From an article in Parents magazine: many parents believe that the “more time, energy, attention, and money they can devote to their children the better,” but “In the final analysis, there are important things we can’t do.” Here are some of the things the author suggested, and my thoughts on each.
1. We can’t make our kids happy
You cannot “make” anyone happy. “Happiness is based on happenings. Joy is an inside job.” We can do our best to make our home reflect the joy of Christ. And we can help our children learn to be content (Philippians 4:11). (I am not saying this because I am in need, for I have learned to be content whatever the circumstances.) Living out both of these aims, as well as purposely teaching our children strategies to recover when something doesn’t go well, is our responsibility.
2. We can’t give our kids high self-esteem
Typically, it is other kids who rob children of their self-esteem. Help your child realize that the classmates who hurt others are actually individuals who are hurting personally. This does not make it “fair,” but it is a good perspective. In truth, a healthy self-esteem comes from a child knowing he or she is loved by God. And this is only enhanced when you applaud your child for a job well done. Make your home a place of encouragement, and connect your child with encouraging adults through a kid-friendly church.
3. We can’t make friends for our children
We also cannot micromanage their relationships. You might be surprised that your kids can sometimes do a better job of choosing suitable friends than you can. Your responsibility is to teach your child how to make good choices and how to be a friend.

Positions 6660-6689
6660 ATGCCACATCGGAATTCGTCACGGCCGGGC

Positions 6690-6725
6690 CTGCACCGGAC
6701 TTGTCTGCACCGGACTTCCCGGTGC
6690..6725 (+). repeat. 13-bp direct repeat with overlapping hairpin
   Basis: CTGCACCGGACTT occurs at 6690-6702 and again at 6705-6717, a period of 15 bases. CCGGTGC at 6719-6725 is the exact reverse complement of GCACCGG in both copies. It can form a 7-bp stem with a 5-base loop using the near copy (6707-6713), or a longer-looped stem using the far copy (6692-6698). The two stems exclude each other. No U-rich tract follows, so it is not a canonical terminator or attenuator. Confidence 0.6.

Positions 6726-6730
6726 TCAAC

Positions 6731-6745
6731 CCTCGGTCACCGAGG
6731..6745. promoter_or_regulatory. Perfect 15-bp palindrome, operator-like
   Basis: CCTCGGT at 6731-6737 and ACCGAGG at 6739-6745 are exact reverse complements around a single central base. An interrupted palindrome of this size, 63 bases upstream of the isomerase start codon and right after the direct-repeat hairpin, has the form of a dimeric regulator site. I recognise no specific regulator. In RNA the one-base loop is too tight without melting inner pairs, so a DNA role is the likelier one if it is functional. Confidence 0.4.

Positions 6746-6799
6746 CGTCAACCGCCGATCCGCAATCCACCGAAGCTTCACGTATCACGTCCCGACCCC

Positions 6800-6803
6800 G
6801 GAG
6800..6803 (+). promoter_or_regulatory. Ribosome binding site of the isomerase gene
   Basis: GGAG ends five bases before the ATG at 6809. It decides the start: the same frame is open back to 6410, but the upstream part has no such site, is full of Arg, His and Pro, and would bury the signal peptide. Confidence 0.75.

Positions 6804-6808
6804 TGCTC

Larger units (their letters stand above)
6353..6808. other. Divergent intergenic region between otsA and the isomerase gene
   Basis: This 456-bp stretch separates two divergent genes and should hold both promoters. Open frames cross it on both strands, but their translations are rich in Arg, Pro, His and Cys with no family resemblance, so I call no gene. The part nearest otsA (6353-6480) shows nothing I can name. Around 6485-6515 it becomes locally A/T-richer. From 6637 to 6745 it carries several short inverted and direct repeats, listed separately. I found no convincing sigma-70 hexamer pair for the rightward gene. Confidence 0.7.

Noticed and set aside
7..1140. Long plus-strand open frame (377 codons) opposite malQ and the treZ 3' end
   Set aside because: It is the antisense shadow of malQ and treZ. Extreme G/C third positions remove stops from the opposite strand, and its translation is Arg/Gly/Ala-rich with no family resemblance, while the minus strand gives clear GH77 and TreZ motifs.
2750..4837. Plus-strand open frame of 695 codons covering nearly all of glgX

4. We can’t keep our children completely safe
But we can drive them crazy trying. Keep in mind the benefit of encouraging “safe risks.” Your child may not be ready for the lead in the church Christmas play, but how about encouraging a reticent child to be a part of the Angel Choir? Help your children stretch a little from their comfort zones. Will they always succeed? No, but your children need to experience disappointment and failure and even skin their knees a time or two while they are still in your care. This will give you the opportunity to teach them how to recover. And remember the harm you can do by being a helicopter parent—the parents who try to protect at all costs run the risk of making their children anxious and incapable of independence. Be smart, and allow a responsible child more and more freedom.
What CAN mom and dad do?
The Bible is full of answers.
1. Seek first his kingdom—Matthew 6:33: “But seek first his kingdom and his righteousness, and all these things will be given to you as well.”
2. Trust in the Lord—Proverbs 3:5–6: “Trust in the LORD with all your heart and lean not on your own understanding; in all your ways submit to him, and he will make your paths straight.”
3. Ask for wisdom—James 1:5: “If any of you lacks wisdom, you should ask God, who gives generously to all without finding fault, and it will be given to you.”
4. Train up your children—Proverbs 22:6: “Start children off on the way they should go, and even when they are old they will not turn from it.”
5. Teach your children—Deuteronomy 11:19: “Teach them [the words of God] to your children, talking about them when you sit at home and when you walk along the road, when you lie down and when you get up.” And surround your family with a solid Christian community!
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Any “Can’ts” you would like to add?
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